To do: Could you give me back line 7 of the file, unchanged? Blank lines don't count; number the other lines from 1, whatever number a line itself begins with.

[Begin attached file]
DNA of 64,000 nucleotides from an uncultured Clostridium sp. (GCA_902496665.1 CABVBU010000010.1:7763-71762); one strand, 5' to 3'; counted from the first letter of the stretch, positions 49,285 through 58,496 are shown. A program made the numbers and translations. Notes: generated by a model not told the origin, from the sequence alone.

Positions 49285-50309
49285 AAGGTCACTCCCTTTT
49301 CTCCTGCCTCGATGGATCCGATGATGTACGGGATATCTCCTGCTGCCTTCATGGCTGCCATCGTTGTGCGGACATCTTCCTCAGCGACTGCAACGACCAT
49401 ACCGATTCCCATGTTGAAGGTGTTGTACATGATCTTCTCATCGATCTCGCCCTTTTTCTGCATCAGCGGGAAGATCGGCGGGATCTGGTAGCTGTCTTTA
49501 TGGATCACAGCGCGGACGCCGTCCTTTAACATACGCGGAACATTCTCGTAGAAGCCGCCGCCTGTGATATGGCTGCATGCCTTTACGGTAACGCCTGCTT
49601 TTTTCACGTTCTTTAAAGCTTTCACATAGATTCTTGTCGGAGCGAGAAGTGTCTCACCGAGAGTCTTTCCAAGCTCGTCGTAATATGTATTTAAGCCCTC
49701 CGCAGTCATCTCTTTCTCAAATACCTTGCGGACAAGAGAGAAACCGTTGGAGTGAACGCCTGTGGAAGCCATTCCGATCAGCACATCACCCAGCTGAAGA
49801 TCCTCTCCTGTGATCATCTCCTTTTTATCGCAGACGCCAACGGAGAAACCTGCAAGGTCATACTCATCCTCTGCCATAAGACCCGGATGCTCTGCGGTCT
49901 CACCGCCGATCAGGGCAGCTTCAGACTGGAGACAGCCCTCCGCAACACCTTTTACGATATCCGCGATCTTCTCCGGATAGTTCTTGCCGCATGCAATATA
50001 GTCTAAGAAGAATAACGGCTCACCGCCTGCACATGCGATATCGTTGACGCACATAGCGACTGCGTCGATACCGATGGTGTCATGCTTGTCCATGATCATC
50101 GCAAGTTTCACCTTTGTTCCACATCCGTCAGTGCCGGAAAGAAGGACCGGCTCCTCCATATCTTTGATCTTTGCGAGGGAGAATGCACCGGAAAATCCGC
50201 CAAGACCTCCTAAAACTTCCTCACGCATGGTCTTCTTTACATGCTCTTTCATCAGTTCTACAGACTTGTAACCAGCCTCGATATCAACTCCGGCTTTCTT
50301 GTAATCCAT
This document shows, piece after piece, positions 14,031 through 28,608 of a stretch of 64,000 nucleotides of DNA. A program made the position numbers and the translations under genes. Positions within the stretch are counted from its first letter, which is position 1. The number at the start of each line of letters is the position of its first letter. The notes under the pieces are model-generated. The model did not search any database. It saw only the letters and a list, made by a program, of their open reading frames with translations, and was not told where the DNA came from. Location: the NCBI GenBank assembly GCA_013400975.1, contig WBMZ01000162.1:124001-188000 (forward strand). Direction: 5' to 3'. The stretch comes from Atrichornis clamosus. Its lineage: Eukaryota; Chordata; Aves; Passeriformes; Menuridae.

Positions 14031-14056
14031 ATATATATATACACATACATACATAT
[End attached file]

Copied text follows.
49601 TTTTCACGTTCTTTAAAGCTTTCACATAGATTCTTGTCGGAGCGAGAAGTGTCTCACCGAGAGTCTTTCCAAGCTCGTCGTAATATGTATTTAAGCCCTC